Love it; love it not.

In honor of Valentines Day yesterday, here are a few things I love—or not.

I love that my fourteen-year-old and her friend were happy with their “single” status this Valentines Day. Here she is, wearing the shirt she made, celebrating her boyfriendless status and warning guys she’s planning to stay that way.

But . . . It didn’t really matter. Tonight she came in and flopped on my bed and told me about the guy she likes and how he likes her back. ARRGH! I do not like the whole teenage romance thing. Worry #784 to add to my list of things I think about at night when I should be falling asleep.

I love that my husband and I were able to go out to dinner at the Olive Garden last night. I love that I got dressed up and did my hair and met him there after work. I loved sitting across the table from him, holding his hands, and pretty much keeping to our rule of not discussing our offspring. I love that we both had cards for each other. I love that mine made him laugh and his made me blush. Dinner was excellent; the company was even better.

But . . . I did not love the family of six sitting behind us. I did not love their noisy kids who were climbing across the table. I did love that it wasn’t us disturbing the peace this time. Yes, we have been there, done that—-as recently as December when we went out to celebrate my birthday. During that excursion, Andrew kept reaching over the booth to pat the guy behind us on the head (he was bald), he spit rice all over the table, and he knocked over a glass and it shattered in my dinner. I really do get the whole “trying to take your children out to eat with you” thing. But on Valentines? Only in Utah.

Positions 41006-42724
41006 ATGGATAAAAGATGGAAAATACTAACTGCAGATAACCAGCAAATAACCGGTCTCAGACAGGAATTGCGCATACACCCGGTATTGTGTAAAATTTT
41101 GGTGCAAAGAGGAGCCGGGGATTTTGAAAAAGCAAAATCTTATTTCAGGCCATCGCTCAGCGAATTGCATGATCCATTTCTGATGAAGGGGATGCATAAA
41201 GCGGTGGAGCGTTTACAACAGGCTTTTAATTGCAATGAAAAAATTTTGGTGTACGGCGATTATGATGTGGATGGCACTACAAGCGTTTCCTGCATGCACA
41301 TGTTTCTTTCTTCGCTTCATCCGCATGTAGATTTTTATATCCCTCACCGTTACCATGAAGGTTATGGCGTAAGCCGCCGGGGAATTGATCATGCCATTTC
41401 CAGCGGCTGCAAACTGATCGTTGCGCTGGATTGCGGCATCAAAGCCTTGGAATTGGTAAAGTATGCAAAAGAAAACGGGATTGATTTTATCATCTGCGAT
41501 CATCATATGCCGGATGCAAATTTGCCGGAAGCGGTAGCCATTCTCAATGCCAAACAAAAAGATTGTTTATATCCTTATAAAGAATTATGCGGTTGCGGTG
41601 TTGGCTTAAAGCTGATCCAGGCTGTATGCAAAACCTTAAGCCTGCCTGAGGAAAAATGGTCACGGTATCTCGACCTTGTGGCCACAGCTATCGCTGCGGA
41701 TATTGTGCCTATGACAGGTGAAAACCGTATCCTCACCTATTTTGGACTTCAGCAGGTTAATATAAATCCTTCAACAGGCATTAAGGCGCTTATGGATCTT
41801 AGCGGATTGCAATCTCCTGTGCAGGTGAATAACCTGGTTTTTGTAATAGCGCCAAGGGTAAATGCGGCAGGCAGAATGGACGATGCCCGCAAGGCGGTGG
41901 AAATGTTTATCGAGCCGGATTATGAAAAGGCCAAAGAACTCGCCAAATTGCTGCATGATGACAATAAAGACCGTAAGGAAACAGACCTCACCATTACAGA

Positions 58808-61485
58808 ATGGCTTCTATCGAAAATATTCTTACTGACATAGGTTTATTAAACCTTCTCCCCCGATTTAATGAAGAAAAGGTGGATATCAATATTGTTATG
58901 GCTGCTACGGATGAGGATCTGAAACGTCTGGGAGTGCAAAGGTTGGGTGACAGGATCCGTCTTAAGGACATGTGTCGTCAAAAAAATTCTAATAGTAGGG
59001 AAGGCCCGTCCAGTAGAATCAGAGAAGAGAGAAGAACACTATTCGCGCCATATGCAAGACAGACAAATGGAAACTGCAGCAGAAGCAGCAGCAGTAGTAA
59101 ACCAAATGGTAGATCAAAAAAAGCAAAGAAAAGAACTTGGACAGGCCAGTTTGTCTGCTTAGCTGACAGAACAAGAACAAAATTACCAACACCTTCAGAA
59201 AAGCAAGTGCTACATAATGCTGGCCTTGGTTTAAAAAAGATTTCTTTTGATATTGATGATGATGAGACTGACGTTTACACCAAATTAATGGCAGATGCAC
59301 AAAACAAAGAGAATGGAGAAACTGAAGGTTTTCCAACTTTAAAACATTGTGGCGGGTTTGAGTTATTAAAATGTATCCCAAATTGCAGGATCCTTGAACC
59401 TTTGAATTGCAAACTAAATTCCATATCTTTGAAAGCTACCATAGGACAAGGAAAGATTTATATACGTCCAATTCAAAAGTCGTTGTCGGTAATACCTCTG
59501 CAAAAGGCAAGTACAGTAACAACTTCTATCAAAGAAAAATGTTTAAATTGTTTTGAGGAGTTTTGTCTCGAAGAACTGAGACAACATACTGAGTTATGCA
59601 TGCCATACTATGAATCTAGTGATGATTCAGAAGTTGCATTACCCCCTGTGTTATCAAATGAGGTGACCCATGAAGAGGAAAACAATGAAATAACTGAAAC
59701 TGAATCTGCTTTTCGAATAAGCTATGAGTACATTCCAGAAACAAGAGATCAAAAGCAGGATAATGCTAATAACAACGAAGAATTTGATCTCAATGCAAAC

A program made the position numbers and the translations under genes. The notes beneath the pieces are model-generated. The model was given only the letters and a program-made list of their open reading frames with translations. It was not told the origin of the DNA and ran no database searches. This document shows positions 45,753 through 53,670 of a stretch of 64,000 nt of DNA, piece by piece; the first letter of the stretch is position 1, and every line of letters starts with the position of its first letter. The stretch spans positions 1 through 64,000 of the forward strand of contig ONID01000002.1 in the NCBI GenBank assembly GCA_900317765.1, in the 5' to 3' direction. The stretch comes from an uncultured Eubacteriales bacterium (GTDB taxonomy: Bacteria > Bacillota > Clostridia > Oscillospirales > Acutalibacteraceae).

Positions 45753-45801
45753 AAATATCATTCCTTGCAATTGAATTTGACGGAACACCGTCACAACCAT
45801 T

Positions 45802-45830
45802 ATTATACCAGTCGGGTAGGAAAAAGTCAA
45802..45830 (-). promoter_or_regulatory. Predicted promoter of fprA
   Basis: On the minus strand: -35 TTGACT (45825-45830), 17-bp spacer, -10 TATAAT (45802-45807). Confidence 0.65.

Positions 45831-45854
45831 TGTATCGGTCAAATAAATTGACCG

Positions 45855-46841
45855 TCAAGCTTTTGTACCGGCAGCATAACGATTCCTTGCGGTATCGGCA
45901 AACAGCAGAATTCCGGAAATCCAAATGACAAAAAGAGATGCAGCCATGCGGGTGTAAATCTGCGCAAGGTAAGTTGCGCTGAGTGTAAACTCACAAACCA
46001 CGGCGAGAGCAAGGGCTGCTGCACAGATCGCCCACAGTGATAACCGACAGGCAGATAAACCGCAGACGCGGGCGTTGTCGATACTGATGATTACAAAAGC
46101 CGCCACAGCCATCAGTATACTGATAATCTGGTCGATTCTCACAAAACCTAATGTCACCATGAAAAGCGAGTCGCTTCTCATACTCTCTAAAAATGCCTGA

I love that we have church from 1-4 this year. Every other week—those weeks it isn’t my turn to get up with our toddler who thinks 5:30 a.m. is an acceptable time to rise—I get to sleep in. I love that we’re making good use of our Sunday mornings (my girls are not loving working on personal progress every week, but I am!). And finally, I love being on time to church and not feeling rushed.

But . . . I do NOT love the 1-4 church schedule because it is right during naptime (some serious extra blessings for the nursery leaders this year!). This is Andrew last Sunday after church. I was fixing dinner as fast as I possibly could, but he didn’t make it.

What do you do with a two-year-old who falls asleep at 4:15? If you wake him up—as we did last Sunday—you suffer the wrath of the two-year-old the rest of the night. He literally cried for an hour. If you let him sleep, he’ll wake up around midnight and realize he’s starving and he’d like dinner and some playtime. Either way it’s ugly.

I love the TV show, The Middle. It makes me feel waaaay better about our family (compared to the Hecks, we are normal), and it’s my comic relief—when I get to watch it.